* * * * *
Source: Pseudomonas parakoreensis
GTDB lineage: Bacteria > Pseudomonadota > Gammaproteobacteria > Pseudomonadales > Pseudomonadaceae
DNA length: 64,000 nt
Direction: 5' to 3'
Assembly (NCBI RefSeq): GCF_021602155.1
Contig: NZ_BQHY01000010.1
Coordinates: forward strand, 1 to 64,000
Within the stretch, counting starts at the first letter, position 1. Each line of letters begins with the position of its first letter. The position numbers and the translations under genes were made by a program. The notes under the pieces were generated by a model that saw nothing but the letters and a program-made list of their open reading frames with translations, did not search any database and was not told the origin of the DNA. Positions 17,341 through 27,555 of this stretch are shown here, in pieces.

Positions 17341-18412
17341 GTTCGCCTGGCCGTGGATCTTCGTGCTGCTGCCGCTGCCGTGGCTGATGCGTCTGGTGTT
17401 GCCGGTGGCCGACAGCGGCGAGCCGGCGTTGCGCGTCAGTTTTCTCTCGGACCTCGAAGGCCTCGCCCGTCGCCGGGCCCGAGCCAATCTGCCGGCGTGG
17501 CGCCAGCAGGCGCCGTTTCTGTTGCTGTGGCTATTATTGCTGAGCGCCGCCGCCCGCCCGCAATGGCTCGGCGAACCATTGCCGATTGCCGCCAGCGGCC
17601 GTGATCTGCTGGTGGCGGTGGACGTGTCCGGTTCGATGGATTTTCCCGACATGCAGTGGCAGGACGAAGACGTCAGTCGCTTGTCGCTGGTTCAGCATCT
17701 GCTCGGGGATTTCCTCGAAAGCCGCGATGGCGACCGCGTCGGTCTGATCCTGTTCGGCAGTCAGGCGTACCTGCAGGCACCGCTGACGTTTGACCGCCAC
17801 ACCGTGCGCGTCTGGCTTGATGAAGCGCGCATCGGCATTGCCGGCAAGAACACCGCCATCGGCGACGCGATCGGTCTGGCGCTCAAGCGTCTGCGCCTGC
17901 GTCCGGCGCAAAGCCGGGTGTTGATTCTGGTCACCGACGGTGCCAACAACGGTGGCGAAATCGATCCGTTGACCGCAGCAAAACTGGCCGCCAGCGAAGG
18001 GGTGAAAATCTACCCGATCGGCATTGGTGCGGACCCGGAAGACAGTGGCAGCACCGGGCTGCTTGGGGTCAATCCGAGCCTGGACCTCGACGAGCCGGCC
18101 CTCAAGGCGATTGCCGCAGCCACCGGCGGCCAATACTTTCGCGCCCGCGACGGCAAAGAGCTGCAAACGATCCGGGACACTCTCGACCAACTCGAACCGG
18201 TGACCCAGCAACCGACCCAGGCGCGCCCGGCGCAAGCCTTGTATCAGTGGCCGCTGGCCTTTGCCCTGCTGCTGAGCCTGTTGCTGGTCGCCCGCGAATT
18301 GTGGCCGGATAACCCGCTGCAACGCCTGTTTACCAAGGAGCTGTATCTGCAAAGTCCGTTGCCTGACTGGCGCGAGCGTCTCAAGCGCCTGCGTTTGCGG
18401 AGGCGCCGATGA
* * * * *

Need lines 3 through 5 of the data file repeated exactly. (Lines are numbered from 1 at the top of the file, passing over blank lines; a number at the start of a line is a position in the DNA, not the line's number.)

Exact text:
DNA length: 64,000 nt
Direction: 5' to 3'
Assembly (NCBI RefSeq): GCF_021602155.1